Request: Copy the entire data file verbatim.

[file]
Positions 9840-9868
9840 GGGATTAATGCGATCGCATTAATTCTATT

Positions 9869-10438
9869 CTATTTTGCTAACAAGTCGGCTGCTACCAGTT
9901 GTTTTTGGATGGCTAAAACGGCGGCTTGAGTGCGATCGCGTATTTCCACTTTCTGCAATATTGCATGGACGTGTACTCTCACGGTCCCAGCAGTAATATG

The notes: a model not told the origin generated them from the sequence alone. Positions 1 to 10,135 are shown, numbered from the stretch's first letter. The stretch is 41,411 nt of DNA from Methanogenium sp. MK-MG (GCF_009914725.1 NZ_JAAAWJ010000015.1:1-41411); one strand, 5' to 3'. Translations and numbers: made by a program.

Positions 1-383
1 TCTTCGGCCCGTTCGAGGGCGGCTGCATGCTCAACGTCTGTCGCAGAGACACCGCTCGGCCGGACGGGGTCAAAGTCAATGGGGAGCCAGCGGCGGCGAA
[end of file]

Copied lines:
Positions 9840-9868
9840 GGGATTAATGCGATCGCATTAATTCTATT

Positions 9869-10438
9869 CTATTTTGCTAACAAGTCGGCTGCTACCAGTT
9901 GTTTTTGGATGGCTAAAACGGCGGCTTGAGTGCGATCGCGTATTTCCACTTTCTGCAATATTGCATGGACGTGTACTCTCACGGTCCCAGCAGTAATATG

The notes: a model not told the origin generated them from the sequence alone. Positions 1 to 10,135 are shown, numbered from the stretch's first letter. The stretch is 41,411 nt of DNA from Methanogenium sp. MK-MG (GCF_009914725.1 NZ_JAAAWJ010000015.1:1-41411); one strand, 5' to 3'. Translations and numbers: made by a program.

Positions 1-383
1 TCTTCGGCCCGTTCGAGGGCGGCTGCATGCTCAACGTCTGTCGCAGAGACACCGCTCGGCCGGACGGGGTCAAAGTCAATGGGGAGCCAGCGGCGGCGAA